There are several different treatments available for varicose veins. In the first instance, a doctor will generally recommend exercise, putting feet up, and wearing compression stockings.1 For those who still find their varicose veins to be troublesome, the following options can be explored:
A procedure called ‘ClosureFast™’ uses radiofrequency energy or heat to close the damaged vein. This redirects blood flow to healthy veins. Local anaesthetic is applied to the treatment area. After treatment, compression stockings need to be worn for at least a week3. ClosureFast™is a very common procedure which has treated over two million patients worldwide.
Before the treatments described above, the traditional way of sorting varicose veins was a process called ligation and stripping. This is still in use today, and involves removing the vein – usually under general anaesthetic. Two incisions are made and a wire is passed through the vein to pull it out. This can cause pain, bruising and bleeding and potential nerve damage. In some cases, it can even cause deep vein thrombosis (a blood clot in a vein). It can take up to three weeks to recover from ligation and stripping. Patients have to wear compression stockings for up to a week afterwards.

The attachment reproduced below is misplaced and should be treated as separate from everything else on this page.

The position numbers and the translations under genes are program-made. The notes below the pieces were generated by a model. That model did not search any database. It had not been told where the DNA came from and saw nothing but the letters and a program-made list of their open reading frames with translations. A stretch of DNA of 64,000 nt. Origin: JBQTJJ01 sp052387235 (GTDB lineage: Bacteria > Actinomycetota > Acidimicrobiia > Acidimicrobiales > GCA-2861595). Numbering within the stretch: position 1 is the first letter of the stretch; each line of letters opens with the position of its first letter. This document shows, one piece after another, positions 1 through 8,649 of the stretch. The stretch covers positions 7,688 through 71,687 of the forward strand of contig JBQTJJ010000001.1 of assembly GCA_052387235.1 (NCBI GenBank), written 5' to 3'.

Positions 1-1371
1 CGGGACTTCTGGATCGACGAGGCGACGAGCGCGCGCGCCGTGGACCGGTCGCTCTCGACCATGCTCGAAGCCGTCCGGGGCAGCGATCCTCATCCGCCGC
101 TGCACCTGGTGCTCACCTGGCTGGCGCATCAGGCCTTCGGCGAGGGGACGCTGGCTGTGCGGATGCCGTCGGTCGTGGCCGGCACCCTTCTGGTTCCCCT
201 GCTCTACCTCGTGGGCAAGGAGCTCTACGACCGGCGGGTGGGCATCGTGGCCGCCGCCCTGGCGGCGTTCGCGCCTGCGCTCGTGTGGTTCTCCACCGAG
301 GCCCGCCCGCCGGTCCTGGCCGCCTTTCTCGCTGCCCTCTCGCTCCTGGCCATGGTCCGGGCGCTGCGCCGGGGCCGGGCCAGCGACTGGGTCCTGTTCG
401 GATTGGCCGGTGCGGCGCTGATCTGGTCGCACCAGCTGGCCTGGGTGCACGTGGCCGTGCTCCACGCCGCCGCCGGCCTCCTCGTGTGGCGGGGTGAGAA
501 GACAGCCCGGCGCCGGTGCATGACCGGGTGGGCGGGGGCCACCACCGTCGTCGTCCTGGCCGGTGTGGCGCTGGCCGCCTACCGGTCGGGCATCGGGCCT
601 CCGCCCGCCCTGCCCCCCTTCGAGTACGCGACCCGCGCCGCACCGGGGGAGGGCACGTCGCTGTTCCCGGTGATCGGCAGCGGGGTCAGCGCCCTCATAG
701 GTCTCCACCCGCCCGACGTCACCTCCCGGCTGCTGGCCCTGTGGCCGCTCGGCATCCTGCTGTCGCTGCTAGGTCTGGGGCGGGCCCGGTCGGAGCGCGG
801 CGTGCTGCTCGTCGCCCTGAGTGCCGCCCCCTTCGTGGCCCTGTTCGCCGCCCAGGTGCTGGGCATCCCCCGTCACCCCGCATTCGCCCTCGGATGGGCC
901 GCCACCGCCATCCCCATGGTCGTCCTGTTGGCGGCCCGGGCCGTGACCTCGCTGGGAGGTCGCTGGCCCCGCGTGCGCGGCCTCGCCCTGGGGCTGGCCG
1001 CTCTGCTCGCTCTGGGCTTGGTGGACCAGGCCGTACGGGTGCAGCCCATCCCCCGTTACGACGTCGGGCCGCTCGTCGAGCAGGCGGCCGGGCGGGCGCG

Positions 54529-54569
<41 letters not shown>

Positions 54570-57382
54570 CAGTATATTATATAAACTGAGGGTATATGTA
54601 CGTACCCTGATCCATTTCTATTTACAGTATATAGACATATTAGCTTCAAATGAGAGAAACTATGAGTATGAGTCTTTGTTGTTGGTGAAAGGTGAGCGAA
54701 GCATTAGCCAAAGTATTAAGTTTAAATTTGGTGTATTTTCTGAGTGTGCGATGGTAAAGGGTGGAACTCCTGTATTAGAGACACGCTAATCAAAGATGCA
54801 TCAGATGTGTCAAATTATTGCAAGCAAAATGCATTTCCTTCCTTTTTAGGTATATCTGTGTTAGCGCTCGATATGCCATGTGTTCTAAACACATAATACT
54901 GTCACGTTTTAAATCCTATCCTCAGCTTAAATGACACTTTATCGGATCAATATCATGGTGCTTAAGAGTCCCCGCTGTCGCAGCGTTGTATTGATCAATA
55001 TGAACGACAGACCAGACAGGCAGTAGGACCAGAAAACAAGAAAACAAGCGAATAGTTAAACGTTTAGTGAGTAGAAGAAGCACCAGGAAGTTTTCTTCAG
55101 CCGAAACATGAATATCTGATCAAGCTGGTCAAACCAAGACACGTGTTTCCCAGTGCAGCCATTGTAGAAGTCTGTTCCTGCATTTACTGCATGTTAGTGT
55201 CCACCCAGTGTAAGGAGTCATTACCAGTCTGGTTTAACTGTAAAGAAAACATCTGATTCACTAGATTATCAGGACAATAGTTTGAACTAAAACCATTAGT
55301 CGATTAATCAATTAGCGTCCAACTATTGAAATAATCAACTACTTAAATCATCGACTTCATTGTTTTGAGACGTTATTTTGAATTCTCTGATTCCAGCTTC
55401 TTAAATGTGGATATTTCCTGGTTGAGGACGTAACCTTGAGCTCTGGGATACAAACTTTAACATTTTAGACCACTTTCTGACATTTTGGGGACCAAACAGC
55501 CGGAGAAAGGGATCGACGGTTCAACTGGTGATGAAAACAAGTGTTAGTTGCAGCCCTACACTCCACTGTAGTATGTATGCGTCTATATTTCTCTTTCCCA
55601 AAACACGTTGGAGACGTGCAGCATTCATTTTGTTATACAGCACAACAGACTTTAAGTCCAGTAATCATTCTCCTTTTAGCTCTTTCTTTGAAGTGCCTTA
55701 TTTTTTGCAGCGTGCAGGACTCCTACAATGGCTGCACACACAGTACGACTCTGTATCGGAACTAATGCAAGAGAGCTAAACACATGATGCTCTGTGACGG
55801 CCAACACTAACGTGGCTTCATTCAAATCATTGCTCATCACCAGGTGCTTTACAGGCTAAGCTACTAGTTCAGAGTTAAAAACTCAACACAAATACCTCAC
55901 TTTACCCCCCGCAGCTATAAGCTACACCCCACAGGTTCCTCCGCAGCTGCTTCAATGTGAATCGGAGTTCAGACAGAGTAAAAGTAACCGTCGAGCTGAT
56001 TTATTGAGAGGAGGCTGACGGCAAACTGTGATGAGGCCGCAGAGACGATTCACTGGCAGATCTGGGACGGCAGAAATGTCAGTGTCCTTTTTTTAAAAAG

NHS: Varicose veins – treatment. Available at: https://www.medtronic.com/us-en/patients/treatments-therapies/varicose-vein-therapies.html. Accessed November 2020.
Varicose Vein Therapies. Available at: https://www.nhs.uk/conditions/varicose-veins/treatment/ Accessed November 2020.
Proebstle TM, Alm BJ, Göckeritz O, et al. Five-year results from the prospective European multicentre cohort study on radiofrequency segmental thermal ablation for incompetent great saphenous veins. Br J Surg. February 2015;102(3):212-218.
Varicose veins: The condition, current treatments and procedure. Available at: https://www.nice.org.uk/guidance/ipg670/chapter/2-The-condition-current-treatments-and-procedure Accessed November 2020.